5. Daniel Aaronson & Lisa Barrow & William Sander, 2007. "Teachers and Student Achievement in the Chicago Public High Schools," Journal of Labor Economics, University of Chicago Press, vol. 25, pages 95-135.
  6. C. Kirabo Jackson, 2013. "Match Quality, Worker Productivity, and Worker Mobility: Direct Evidence from Teachers," The Review of Economics and Statistics, MIT Press, vol. 95(4), pages 1096-1116, October.
  7. Brian A. Jacob & Lars Lefgren, 2008. "Can Principals Identify Effective Teachers? Evidence on Subjective Performance Evaluation in Education," Journal of Labor Economics, University of Chicago Press, vol. 26, pages 101-136.
  8. Andrabi, Tahir & Das, Jishnu & Khwaja, Asim Ijaz & Zajonc, Tristan, 2009. "Do Value-Added Estimates Add Value? Accounting for Learning Dynamics," Working Paper Series rwp09-034, Harvard University, John F. Kennedy School of Government.
  9. Thomas J. Kane & Douglas O. Staiger, 2008. "Estimating Teacher Impacts on Student Achievement: An Experimental Evaluation," NBER Working Papers 14607, National Bureau of Economic Research, Inc.
  10. Charles T. Clotfelter & Helen F. Ladd & Jacob L. Vigdor, 2006. "Teacher-Student Matching and the Assessment of Teacher Effectiveness," Journal of Human Resources, University of Wisconsin Press, vol. 41(4).
  11. Sass, Tim R. & Semykina, Anastasia & Harris, Douglas N., 2014. "Value-added models and the measurement of teacher productivity," Economics of Education Review, Elsevier, vol. 38(C), pages 9-23.
  12. Atila Abdulkadiroglu & Joshua Angrist & Susan Dynarski & Thomas J. Kane & Parag Pathak, 2009. "Accountability and Flexibility in Public Schools: Evidence from Boston's Charters and Pilots," NBER Working Papers 15549, National Bureau of Economic Research, Inc.
  13. John H. Tyler & Eric S. Taylor & Thomas J. Kane & Amy L. Wooten, 2010. "Using Student Performance Data to Identify Effective Classroom Practices," American Economic Review, American Economic Association, vol. 100(2), pages 256-60, May.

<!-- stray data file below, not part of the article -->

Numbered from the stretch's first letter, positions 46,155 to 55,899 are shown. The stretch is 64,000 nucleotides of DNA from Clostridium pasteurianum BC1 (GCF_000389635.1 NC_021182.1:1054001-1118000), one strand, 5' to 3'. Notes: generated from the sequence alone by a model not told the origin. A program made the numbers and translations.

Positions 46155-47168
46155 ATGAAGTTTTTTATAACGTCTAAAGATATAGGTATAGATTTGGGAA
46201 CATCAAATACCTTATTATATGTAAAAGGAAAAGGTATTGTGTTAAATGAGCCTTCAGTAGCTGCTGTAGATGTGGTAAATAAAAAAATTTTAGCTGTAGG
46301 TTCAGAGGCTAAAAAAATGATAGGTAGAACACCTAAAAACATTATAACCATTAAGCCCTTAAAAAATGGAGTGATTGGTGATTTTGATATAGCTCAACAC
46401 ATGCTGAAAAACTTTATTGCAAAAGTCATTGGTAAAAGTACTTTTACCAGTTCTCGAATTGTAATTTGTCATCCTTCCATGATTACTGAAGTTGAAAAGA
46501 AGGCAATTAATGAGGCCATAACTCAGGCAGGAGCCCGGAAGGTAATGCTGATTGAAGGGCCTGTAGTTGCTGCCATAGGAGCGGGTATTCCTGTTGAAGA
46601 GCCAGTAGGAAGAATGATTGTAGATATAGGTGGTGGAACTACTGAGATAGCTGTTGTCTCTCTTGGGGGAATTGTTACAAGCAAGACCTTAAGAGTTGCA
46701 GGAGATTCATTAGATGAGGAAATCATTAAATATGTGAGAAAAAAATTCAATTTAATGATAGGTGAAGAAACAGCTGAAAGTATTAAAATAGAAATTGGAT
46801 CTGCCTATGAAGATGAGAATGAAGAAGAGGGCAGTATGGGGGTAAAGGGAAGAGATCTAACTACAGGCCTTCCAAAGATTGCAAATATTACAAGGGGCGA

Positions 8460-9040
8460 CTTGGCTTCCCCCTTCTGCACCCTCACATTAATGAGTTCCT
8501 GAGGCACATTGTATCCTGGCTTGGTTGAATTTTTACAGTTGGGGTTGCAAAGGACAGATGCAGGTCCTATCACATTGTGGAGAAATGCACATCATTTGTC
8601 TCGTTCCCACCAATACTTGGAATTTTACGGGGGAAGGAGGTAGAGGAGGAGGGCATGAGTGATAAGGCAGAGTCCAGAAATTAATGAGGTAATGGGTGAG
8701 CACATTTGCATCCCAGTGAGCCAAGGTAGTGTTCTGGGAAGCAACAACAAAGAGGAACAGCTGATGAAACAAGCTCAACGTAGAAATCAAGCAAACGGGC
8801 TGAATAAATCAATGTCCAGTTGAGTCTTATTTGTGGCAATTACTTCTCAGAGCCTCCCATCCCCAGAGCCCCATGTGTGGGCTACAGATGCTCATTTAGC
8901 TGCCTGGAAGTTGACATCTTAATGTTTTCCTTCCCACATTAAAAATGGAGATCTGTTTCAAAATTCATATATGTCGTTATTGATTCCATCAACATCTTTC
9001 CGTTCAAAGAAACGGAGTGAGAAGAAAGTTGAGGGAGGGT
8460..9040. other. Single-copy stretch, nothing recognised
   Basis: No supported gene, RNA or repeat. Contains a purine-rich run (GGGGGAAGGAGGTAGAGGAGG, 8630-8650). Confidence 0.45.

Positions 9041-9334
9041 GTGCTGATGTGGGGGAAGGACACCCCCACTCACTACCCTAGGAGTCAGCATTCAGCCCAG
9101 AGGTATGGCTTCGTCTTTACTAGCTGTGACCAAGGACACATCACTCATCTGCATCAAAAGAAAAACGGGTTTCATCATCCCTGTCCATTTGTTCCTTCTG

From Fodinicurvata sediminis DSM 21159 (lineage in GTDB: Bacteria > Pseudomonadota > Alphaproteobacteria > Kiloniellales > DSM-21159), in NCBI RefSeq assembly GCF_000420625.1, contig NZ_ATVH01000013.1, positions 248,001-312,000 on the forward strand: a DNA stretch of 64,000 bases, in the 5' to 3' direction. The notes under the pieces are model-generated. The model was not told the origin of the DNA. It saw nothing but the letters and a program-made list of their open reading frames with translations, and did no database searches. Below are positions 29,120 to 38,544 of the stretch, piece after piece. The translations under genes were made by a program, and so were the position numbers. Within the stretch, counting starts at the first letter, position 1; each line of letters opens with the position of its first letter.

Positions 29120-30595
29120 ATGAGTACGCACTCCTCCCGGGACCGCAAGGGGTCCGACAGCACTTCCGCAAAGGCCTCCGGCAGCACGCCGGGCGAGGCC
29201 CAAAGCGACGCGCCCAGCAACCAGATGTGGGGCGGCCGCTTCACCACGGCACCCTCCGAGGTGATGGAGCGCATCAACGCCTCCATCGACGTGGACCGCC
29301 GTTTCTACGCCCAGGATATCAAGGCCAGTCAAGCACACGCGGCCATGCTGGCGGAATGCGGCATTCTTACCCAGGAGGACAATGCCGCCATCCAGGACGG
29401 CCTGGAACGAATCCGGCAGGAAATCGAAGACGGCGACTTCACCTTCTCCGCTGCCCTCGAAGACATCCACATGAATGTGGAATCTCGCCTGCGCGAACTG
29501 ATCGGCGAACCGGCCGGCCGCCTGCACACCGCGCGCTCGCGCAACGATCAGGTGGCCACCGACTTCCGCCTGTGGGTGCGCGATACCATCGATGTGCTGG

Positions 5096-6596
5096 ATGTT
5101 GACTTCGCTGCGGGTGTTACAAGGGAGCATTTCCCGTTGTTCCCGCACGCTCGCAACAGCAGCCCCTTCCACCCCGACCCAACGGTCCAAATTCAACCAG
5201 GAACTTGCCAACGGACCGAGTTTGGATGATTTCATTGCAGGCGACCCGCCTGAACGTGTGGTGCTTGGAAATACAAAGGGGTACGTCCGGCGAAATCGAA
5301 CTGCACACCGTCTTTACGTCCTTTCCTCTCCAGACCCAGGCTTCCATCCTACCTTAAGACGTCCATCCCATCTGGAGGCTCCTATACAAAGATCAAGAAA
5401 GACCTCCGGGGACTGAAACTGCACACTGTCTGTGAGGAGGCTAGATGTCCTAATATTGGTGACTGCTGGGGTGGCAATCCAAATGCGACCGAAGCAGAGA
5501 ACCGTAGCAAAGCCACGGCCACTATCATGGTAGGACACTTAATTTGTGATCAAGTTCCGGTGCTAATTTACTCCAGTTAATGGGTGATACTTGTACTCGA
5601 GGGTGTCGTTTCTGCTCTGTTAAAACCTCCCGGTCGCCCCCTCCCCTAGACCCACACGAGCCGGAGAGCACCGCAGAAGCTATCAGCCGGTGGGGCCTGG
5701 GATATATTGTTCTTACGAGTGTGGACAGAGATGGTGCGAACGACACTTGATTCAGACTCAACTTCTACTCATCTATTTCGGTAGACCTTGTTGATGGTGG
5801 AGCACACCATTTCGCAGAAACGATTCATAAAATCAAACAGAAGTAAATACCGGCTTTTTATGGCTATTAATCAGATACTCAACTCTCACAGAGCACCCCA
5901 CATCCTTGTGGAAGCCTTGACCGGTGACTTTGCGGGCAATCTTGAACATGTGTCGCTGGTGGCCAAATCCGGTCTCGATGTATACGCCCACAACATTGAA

14. Petra E. Todd & Kenneth I. Wolpin, 2003. "On The Specification and Estimation of The Production Function for Cognitive Achievement," Economic Journal, Royal Economic Society, vol. 113(485), pages F3-F33, February.
  15. Paul T. Decker & Daniel P. Mayer & Steven Glazerman, 2004. "The Effects of Teach For America on Students: Findings from a National Evaluation," Mathematica Policy Research Reports c8b5eb6d499c465c86a96bee4, Mathematica Policy Research.
  16. Hanushek, Eric A, 1986. "The Economics of Schooling: Production and Efficiency in Public Schools," Journal of Economic Literature, American Economic Association, vol. 24(3), pages 1141-77, September.
  17. Thomas J. Kane & Douglas O. Staiger, 2002. "The Promise and Pitfalls of Using Imprecise School Accountability Measures," Journal of Economic Perspectives, American Economic Association, vol. 16(4), pages 91-114, Fall.
  18. Jovanovic, Boyan, 1979. "Job Matching and the Theory of Turnover," Journal of Political Economy, University of Chicago Press, vol. 87(5), pages 972-90, October.
  19. Hanushek, Eric, 1971. "Teacher Characteristics and Gains in Student Achievement: Estimation Using Micro Data," American Economic Review, American Economic Association, vol. 61(2), pages 280-88, May.
  20. Ballou, Dale, 1996. "Do Public Schools Hire the Best Applicants?," The Quarterly Journal of Economics, MIT Press, vol. 111(1), pages 97-133, February.